Christian Rights Group Asks U.N. to Investigate Discrimination in Germany

By Penny Starr | November 2, 2012 | 6:06 PM EDT

The Holy Bible (AP photo/Fischer)

( – The Austria-based Observatory on Intolerance and Discrimination Against Christians (OIDAC) in Europe has filed a report with the United Nations Office of the High Commissioner for Human Rights (OHCHR) detailing apparent violations of parental and individual rights in Germany, including a ban on homeschooling and the compulsory sex education in schools.

The report also discusses laws that apparently do not protect the religious beliefs of pharmacists who are forced to provide abortifacient “morning after” pills or face losing their “concession,” or authority to operate.

The 16-page report published on Oct. 2 also states that freedom to gather for protests at abortions clinics has been “severely limited” and describes anti-Christian activities, including the public destruction of crosses.

The OIDAC is a non-governmental and not-for-profit organization funded by private donations and is registered under Austrian law. It is led by Catholic theologian Veronika Gudrun Kugler, according to its website.

The report includes cases dating from 2008-2012 and covers three areas of intolerance and discrimination: violations of rights and freedoms, incidents of violence of personal integrity, and hate crimes and vandalism.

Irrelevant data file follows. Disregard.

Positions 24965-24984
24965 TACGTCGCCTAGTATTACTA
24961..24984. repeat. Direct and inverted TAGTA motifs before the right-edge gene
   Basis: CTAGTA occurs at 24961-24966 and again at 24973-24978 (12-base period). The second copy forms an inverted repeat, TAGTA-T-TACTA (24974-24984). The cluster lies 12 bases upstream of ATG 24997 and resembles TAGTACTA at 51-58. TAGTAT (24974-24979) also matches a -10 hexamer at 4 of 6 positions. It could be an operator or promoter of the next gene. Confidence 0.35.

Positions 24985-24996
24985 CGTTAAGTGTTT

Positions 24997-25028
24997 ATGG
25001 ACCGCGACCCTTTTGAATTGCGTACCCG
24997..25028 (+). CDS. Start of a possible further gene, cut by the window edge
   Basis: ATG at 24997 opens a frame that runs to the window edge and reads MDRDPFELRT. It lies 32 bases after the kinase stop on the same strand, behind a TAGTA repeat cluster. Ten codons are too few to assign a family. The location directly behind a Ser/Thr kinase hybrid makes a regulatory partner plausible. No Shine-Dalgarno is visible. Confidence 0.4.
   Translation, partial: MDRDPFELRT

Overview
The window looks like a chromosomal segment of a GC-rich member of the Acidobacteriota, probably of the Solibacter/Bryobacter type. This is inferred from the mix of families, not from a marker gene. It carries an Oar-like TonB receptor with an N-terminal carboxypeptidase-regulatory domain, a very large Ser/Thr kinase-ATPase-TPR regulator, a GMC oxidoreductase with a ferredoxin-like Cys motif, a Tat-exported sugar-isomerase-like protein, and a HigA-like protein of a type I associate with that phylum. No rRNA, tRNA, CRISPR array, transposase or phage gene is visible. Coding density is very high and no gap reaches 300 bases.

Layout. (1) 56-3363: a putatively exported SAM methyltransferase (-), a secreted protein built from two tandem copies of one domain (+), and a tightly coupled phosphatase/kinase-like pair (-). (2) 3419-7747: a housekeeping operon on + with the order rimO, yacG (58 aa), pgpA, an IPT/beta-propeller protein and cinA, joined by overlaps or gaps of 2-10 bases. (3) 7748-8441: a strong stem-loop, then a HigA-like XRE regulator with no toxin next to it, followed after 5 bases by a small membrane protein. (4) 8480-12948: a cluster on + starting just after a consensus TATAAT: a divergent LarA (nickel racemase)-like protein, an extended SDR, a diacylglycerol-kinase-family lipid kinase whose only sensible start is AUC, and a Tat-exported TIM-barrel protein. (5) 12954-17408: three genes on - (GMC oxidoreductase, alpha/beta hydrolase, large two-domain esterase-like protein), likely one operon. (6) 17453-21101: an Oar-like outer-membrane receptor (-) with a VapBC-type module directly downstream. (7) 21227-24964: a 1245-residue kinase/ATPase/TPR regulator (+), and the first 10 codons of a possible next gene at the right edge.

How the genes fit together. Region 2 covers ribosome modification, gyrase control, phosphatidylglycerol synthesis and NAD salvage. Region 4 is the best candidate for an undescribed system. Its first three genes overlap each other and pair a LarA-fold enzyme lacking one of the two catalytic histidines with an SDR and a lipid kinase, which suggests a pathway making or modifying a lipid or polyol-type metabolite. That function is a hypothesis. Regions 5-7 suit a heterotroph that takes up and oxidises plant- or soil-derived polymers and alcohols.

Some highlights of the report include:

-- In March 2011, Irene Wiens, mother of 12, served a 43-day jail sentence for refusing to enroll her children in compulsory sex education classes.

-- In November 2010 an atheist succeeded in getting a crucifix removed from his son’s classroom, despite opposition by the majority of parents. Morning prayer in the classroom was changed to “Good Morning Circle.”

Crucifix. (AP)

-- In July 2012 the German magazine Titantic presents the Pope as senile and incontinent with photo montage that shows a large urine stain on his white robs while giving a blessing.

“A mood of hostility in Germany toward Christianity comes across in the numerous instances of vandalism, destruction of property, and defamatory displays listed in the report,” Rebecca Oas of the Catholic Family and Human Rights Institute (C-FAM), a U.N. watchdog group, wrote in a press release announcing the submission of the report.

“Many of them involve the destruction or defamation of Christian symbols, churches, and cemeteries,” she said,  “as well as sites of religious significance such as the birthplace of Pope Benedict XVI.”

“The Observatory's report was filed in anticipation of the Human Rights Committee's review of Germany’s implementation of the International Covenant on Civil and Political Rights,” Oas wrote. “This treaty affirms the “freedom of faith, conscience, and to profess a religious or philosophical creed,” but also asserts its protection of a “negative freedom of faith” defined as the “rejection of a religion and its symbols.”